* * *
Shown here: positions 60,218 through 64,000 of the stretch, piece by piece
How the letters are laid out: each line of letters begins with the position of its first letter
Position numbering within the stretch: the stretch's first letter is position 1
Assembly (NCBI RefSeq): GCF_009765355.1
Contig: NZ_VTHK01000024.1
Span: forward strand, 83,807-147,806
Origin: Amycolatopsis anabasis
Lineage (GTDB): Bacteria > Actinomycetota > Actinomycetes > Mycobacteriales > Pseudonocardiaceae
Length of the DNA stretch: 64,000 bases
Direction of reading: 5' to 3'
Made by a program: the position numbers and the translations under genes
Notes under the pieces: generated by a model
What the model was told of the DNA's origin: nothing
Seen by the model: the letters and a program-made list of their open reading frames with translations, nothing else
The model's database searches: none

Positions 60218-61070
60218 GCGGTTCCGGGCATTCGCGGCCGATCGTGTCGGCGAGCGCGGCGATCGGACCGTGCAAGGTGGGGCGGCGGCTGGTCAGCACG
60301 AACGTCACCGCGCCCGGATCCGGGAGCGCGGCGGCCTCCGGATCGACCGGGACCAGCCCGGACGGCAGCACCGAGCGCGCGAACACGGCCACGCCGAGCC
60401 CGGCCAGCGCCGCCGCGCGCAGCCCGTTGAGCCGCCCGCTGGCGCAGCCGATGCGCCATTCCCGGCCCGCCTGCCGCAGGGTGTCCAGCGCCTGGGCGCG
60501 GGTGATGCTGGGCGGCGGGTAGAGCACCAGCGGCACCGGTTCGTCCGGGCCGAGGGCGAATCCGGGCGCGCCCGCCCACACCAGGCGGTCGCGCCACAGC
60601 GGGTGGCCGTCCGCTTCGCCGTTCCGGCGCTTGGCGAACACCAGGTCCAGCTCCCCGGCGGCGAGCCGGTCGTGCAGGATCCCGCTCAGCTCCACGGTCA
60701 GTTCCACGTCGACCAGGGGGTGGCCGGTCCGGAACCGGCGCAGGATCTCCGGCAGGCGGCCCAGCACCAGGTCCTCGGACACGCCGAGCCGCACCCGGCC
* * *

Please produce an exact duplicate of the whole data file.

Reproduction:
Shown here: positions 60,218 through 64,000 of the stretch, piece by piece
How the letters are laid out: each line of letters begins with the position of its first letter
Position numbering within the stretch: the stretch's first letter is position 1
Assembly (NCBI RefSeq): GCF_009765355.1
Contig: NZ_VTHK01000024.1
Span: forward strand, 83,807-147,806
Origin: Amycolatopsis anabasis
Lineage (GTDB): Bacteria > Actinomycetota > Actinomycetes > Mycobacteriales > Pseudonocardiaceae
Length of the DNA stretch: 64,000 bases
Direction of reading: 5' to 3'
Made by a program: the position numbers and the translations under genes
Notes under the pieces: generated by a model
What the model was told of the DNA's origin: nothing
Seen by the model: the letters and a program-made list of their open reading frames with translations, nothing else
The model's database searches: none

Positions 60218-61070
60218 GCGGTTCCGGGCATTCGCGGCCGATCGTGTCGGCGAGCGCGGCGATCGGACCGTGCAAGGTGGGGCGGCGGCTGGTCAGCACG
60301 AACGTCACCGCGCCCGGATCCGGGAGCGCGGCGGCCTCCGGATCGACCGGGACCAGCCCGGACGGCAGCACCGAGCGCGCGAACACGGCCACGCCGAGCC
60401 CGGCCAGCGCCGCCGCGCGCAGCCCGTTGAGCCGCCCGCTGGCGCAGCCGATGCGCCATTCCCGGCCCGCCTGCCGCAGGGTGTCCAGCGCCTGGGCGCG
60501 GGTGATGCTGGGCGGCGGGTAGAGCACCAGCGGCACCGGTTCGTCCGGGCCGAGGGCGAATCCGGGCGCGCCCGCCCACACCAGGCGGTCGCGCCACAGC
60601 GGGTGGCCGTCCGCTTCGCCGTTCCGGCGCTTGGCGAACACCAGGTCCAGCTCCCCGGCGGCGAGCCGGTCGTGCAGGATCCCGCTCAGCTCCACGGTCA
60701 GTTCCACGTCGACCAGGGGGTGGCCGGTCCGGAACCGGCGCAGGATCTCCGGCAGGCGGCCCAGCACCAGGTCCTCGGACACGCCGAGCCGCACCCGGCC